Topic: 99 Inland North Road (circa 1840s-60s)

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Nestled against a remnant of lowland forest, this historic board and batten cottage was witness to an important Nineteenth Century protest - The ploughing of William Jury's farm on 22nd and 23rd July 1879.

 99 Inland North Road 2019

2019 View: By Hamish Crimp

Whilst the exact date of construction for this extended board and batten cottage is unknown, the original portion likely dates to between the 1840s and 1860s.

A history of Waitara District buildings compiled in the 1980s, states that the original board and batten section of the cottage was constructed in New Plymouth in 1847 and then shifted to this site, possibly by bullocks, and presumably in pieces. The same article also notes that the larger section of the home clad in rusticated weatherboard was added in 1890. However, the book does not note the source of this information so it cannot be verified.

What we know is that Section 11 of Tikorangi District was granted to John Johnson during 1868. However, before officially receiving the grant, Johnson sold the section to John Elliot in September 1866. Elliot owned the property until March 1872, when it was purchased by E. W. J. Gregory. After only a few years Gregory sold the section to William Jury in June 1875. The property was leased to W. Crump from October 1884, and several years after the death of Jury, purchased by Crump in August 1891. Crump died in 1912, and the property appears to have been leased by the Trustees of the Tikorangi Co-op for a number of years, before finally being sold to ? Soffe in February 1926.

99 Inland North Road Historical Image

Historical Photograph of Cottage: Source of original unknown


During William Jury's ownership, the property was the location of a significant protest - in July 1879, a number of Maori ploughed Jury's farm in protest over his occupation/ownership of the land. The first act of ploughing occured on the 22 July, and and at the initial court trial, recorded in great detail by the Taranaki Herald (see linked article), Jury recalled that:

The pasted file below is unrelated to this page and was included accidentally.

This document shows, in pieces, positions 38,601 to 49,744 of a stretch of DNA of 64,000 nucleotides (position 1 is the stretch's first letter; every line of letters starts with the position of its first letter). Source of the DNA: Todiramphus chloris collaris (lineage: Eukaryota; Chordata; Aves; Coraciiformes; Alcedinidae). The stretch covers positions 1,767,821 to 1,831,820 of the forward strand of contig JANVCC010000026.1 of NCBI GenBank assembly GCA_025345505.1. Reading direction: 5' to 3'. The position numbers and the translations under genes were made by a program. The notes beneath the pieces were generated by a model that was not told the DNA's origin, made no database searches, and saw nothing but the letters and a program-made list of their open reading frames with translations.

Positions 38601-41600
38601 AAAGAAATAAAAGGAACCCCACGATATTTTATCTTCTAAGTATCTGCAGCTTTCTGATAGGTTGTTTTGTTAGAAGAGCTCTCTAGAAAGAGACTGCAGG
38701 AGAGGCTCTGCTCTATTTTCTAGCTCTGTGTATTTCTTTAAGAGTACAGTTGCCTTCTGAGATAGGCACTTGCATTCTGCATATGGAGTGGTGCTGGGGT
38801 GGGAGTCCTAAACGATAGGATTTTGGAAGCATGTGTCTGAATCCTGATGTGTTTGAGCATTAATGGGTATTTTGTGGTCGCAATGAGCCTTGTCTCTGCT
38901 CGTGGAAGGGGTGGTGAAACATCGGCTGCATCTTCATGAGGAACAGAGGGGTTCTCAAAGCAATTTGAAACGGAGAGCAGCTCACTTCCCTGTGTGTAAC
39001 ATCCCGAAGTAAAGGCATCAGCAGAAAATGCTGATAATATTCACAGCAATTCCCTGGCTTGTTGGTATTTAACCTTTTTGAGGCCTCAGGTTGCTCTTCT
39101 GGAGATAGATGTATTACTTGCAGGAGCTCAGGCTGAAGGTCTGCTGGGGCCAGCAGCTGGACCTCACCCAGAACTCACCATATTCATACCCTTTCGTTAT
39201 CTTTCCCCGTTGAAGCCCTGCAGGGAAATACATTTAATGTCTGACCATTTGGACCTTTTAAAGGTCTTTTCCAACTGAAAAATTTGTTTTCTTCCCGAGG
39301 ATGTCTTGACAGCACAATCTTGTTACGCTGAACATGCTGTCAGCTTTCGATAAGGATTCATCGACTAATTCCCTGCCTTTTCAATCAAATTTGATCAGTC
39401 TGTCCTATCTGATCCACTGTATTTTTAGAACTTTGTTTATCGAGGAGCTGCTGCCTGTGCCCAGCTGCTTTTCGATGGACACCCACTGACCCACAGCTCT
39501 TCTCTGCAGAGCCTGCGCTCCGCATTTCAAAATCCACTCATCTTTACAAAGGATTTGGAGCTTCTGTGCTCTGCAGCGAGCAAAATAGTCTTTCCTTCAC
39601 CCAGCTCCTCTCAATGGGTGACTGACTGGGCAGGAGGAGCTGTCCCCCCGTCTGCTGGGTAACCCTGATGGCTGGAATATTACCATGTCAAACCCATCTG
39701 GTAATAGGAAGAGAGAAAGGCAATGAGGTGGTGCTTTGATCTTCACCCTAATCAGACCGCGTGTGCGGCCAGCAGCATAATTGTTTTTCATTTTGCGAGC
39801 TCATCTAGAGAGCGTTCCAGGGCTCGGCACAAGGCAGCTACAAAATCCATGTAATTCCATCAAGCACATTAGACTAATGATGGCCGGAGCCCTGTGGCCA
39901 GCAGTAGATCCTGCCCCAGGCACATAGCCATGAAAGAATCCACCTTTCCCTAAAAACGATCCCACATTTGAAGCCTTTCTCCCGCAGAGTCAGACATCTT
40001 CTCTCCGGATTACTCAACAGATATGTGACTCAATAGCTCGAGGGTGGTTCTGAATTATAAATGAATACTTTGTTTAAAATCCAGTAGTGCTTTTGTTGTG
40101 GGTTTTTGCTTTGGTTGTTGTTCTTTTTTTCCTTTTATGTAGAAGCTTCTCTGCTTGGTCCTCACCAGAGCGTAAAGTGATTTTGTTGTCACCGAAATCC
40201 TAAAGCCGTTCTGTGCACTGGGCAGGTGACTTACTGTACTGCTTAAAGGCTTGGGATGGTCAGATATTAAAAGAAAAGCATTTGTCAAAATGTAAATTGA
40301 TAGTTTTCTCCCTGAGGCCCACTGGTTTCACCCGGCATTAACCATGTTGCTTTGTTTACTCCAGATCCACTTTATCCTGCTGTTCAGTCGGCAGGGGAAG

Eighteen men came and ploughed the grass on the other side of the Paraka Stream opposite my house. They had six ploughs at work. Two men were engaged at each bullock team, and one at each horse team. There were four bullock teams and two horse teams. They must have commenced at about 6 o'clock, for when I got up in the morning at 6:30 they were at work then.

The Armed Constabulary were sent to the site, but as no one was ploughing at the time, they were not arrested. However, the following day, July 23rd, word was received at Waitara that Jury's field was again being ploughed, and this time when Major Tuke, Major Brown and the Armed Constabulatory arrived at Tikorangi, the ploughing was still occuring, and 24 Maori were soon arrested; one other also requested to be arrested as he said he had also been involved in the ploughing. The prisoners were marched to Waitara, then escorted by special train to New Plymouth, where they would stand trial later that week. Following the evidence being heard in New Plymouth, it was decided that the 25 accused would stand trial at the Supreme Court in Wellington; the prisoners were subsequently transferred to gaol in Wellington to await trial. 

Walsh, Philip, 1843-1914 :[Maori ploughing settler's land at Tikorangi 1879], National Library Collection

Walsh, Philip, 'Maori ploughing settler's land at Tikorangi 1879'. National Library Collection: Location of original unknown. View looking south towards Jury's cottage - likely one of the homes in the background.


Given the historic importance of the protest as precursor to the events at Parihaka, it would seem appropriate not only to afford the cottage strong protection from removal, demolition and unsympathetic alteration, but also to protect the land where the protest occured from future development - together they form a unique landscape associated with a significant event in the history of not only Taranaki, but New Zealand. 

The cottage being clad in vertical board and batten is also significant, as board and batten cladding was widely used in cottages constructed in New Plymouth District between the 1840s and early 1870s - more so than any other part of New Zealand, and may be seen as a form of regional variation in building styles that contributes to the unique architectural heritage of New Plymouth District.

See: Taranaki Land Deeds Index I7, page 460

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